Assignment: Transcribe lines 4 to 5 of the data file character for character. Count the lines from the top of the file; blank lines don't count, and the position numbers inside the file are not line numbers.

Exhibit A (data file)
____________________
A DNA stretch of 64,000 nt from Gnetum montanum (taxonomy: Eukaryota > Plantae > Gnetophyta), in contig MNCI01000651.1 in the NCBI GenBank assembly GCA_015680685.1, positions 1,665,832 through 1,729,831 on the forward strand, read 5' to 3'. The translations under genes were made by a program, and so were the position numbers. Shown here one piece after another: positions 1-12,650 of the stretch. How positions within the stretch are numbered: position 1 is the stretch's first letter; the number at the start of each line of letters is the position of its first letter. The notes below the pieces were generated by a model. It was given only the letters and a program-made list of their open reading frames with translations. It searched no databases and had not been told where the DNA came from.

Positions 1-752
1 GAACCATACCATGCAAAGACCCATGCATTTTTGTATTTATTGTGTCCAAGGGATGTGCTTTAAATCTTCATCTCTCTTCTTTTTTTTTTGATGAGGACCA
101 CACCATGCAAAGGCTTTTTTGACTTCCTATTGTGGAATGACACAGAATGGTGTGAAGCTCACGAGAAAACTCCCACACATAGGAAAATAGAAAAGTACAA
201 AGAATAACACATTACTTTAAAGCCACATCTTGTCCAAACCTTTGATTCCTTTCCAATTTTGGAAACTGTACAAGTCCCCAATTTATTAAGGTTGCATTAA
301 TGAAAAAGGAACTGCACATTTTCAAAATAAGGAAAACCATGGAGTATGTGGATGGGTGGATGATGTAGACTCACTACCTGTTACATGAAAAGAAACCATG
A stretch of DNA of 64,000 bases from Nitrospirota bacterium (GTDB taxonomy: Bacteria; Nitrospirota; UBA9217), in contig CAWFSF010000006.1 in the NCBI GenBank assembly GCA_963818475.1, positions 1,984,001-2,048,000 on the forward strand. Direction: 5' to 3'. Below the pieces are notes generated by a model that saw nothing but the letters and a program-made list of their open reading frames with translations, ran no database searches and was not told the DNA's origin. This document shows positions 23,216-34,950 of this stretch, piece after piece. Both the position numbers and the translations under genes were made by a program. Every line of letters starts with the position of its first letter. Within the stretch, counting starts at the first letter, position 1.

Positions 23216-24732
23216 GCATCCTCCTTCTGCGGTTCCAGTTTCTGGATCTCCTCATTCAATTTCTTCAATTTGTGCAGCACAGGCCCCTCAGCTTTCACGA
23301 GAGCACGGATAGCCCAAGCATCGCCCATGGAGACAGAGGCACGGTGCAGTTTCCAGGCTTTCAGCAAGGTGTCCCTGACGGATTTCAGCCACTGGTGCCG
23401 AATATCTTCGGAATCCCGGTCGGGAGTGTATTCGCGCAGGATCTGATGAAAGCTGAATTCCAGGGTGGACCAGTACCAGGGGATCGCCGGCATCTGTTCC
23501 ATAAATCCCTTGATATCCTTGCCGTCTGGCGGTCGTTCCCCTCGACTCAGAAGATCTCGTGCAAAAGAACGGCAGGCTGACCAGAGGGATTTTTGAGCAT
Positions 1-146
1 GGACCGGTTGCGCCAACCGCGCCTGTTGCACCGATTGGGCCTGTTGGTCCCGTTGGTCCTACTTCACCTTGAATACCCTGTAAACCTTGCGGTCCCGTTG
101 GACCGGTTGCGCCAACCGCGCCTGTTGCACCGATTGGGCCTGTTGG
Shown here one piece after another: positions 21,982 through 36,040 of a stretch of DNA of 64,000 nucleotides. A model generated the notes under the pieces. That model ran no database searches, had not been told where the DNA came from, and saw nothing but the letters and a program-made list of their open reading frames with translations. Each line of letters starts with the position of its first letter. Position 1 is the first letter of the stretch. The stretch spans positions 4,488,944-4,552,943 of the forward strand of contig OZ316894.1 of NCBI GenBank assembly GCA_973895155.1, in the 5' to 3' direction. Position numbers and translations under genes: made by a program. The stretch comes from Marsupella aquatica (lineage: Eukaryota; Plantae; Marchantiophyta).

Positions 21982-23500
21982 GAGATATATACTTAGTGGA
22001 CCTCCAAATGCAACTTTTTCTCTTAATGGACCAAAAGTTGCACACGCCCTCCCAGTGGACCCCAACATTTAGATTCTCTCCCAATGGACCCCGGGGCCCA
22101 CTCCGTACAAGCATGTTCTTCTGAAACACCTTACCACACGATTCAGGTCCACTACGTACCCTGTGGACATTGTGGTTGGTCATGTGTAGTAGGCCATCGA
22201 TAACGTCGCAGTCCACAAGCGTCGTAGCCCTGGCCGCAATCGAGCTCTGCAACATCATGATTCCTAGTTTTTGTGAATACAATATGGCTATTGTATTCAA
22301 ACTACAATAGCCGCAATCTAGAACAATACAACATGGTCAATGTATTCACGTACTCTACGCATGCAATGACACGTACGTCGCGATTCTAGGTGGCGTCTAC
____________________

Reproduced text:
101 CACCATGCAAAGGCTTTTTTGACTTCCTATTGTGGAATGACACAGAATGGTGTGAAGCTCACGAGAAAACTCCCACACATAGGAAAATAGAAAAGTACAA
201 AGAATAACACATTACTTTAAAGCCACATCTTGTCCAAACCTTTGATTCCTTTCCAATTTTGGAAACTGTACAAGTCCCCAATTTATTAAGGTTGCATTAA